Zygis claims that the company’s SaniPod unit answers all these needs. The wall-mounted unit offers silent operation and has a discreet locking mechanism and is available in both auto and manual options.
Like Wonnacott, Zygis has perceived that touch-free systems are becoming more popular – though not before time. “Over the years washrooms have been revolutionised with technology such as touch-free taps and soap dispensers; automatic flush timers and now even an automatic sleeve dispenser for door handles,” she said. “However, the sanitary disposal bin has remained unchanged. Thankfully washroom dispenser manufacturers have started to recognise this gap and a range of touch-free units is now becoming available.”
While pedal-operated units are viewed as a 'touch-free' solution, she feels that in reality they are difficult for a woman to use while in a seated position - and impossible for those with disabilities.
“Touch-free sanitary disposal units utilising infra-red technology offer women a first-class experience whereby the user can place her hand above or activate the sensor and the lid opens automatically, preventing the spread of cross-contamination and disease in the washroom,” she said.
Another company that has been carrying out end-user research in the feminine hygiene market is Cannon Hygiene. According to divisional sales director Pat Gillingham: “Recent surveys have clearly shown that hygiene is of paramount importance for women, with over half of the respondents saying that they would rather not have to touch any part of the unit at all. They also find malodorous units extremely offensive.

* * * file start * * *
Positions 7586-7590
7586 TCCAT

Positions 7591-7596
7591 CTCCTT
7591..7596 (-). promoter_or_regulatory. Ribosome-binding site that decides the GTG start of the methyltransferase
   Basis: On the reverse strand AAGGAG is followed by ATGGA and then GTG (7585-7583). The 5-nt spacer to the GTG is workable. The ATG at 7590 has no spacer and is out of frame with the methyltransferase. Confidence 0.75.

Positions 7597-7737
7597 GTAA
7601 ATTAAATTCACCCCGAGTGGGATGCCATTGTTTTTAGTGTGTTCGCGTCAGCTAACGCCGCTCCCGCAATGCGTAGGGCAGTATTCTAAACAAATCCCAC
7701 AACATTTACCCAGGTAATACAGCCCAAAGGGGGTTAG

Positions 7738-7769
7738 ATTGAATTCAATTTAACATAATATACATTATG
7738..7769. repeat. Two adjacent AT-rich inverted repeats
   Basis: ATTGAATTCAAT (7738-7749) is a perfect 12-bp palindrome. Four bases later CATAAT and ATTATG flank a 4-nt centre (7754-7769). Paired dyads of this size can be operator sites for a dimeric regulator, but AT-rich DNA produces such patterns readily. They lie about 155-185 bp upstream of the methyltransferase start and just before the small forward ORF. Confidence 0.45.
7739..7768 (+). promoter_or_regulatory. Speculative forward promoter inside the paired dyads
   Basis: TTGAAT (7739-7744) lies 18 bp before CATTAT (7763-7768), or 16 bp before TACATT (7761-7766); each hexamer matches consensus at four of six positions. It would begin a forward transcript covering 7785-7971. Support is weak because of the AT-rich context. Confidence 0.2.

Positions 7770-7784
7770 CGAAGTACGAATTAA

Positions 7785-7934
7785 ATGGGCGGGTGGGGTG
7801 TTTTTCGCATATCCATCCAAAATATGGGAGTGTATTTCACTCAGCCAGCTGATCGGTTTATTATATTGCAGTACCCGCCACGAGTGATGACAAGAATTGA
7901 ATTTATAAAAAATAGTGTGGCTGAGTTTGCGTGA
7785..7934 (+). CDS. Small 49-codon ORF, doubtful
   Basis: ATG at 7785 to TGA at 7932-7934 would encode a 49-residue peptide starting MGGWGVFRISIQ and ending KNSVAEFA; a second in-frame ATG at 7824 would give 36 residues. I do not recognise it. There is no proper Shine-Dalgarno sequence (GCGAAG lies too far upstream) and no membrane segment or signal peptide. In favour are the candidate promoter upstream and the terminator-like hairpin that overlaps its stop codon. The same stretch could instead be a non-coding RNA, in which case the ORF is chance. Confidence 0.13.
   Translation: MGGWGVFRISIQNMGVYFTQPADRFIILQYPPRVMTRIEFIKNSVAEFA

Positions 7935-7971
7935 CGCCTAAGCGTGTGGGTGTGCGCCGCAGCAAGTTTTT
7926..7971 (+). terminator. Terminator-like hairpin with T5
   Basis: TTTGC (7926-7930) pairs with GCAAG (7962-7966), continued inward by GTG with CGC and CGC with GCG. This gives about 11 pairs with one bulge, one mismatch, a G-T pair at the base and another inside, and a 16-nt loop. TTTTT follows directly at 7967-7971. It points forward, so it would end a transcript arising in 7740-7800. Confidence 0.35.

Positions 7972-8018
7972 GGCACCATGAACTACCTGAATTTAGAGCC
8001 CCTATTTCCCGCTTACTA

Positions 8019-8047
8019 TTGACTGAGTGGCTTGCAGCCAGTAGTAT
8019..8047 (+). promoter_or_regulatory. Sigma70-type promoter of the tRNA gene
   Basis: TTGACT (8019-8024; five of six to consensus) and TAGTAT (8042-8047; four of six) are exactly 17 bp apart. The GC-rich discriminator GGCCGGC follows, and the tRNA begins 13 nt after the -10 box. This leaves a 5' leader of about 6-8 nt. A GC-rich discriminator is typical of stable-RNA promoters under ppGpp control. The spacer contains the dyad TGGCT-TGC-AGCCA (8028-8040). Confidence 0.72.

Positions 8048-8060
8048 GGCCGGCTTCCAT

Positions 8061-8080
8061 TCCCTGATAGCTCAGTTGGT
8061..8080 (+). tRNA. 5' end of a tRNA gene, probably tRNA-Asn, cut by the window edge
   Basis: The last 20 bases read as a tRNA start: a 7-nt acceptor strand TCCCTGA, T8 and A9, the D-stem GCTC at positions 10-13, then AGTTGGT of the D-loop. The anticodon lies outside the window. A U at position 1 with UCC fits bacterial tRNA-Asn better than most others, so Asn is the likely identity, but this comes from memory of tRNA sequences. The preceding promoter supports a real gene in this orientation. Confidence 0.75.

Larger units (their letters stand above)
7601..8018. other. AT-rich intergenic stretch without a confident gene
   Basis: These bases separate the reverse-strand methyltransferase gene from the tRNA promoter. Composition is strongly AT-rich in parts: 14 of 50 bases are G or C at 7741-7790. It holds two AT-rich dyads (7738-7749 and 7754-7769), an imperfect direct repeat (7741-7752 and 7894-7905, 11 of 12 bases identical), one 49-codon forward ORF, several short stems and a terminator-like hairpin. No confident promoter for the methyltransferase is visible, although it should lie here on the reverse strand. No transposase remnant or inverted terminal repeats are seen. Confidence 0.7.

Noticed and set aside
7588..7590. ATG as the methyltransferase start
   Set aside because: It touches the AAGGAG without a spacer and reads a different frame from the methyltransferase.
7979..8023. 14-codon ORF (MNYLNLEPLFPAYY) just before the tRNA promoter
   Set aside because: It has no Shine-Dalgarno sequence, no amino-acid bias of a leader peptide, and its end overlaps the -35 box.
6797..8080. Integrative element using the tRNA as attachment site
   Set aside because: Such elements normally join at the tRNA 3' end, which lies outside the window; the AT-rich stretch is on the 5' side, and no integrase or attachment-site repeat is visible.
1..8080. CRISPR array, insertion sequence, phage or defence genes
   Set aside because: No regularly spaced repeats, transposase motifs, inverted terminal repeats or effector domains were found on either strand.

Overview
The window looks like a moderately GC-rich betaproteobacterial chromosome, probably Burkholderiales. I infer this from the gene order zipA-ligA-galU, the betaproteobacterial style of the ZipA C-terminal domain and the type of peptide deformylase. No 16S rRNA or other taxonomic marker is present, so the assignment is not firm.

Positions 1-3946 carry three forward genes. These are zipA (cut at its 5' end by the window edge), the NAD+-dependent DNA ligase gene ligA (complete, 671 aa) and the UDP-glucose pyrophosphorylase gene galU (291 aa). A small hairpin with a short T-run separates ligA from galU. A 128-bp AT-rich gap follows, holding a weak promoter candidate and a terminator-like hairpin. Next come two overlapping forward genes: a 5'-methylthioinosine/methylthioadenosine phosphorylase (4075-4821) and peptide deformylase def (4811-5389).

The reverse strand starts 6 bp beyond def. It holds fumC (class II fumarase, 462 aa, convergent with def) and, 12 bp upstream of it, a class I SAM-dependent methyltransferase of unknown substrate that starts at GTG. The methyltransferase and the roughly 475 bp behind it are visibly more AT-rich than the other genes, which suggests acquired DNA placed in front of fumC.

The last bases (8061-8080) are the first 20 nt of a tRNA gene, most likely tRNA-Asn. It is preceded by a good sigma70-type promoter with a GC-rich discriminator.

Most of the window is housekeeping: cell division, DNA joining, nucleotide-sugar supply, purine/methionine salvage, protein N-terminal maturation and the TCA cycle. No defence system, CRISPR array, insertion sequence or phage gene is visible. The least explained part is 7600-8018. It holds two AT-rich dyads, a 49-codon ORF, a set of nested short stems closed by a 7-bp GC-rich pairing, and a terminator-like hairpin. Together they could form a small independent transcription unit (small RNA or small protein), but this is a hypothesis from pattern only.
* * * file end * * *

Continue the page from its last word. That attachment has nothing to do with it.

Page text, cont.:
“Another concern is that, as space becomes premium in toilet cubicles, clutter has become a problem. Compactness and ease of use - such as slim units that sit below the toilet bowl - are therefore important.”
She added that attractiveness of design had also become important for high-end environments such as leisure centres, restaurants and hotels. Other key requirements were durability, discretion, an efficient exchange service – and sustainability.
“Increasingly clients require the support of their suppliers to meet their sustainability targets,” she said. “Their capability in this area this should be a key factor for judging a feminine hygiene service provider.”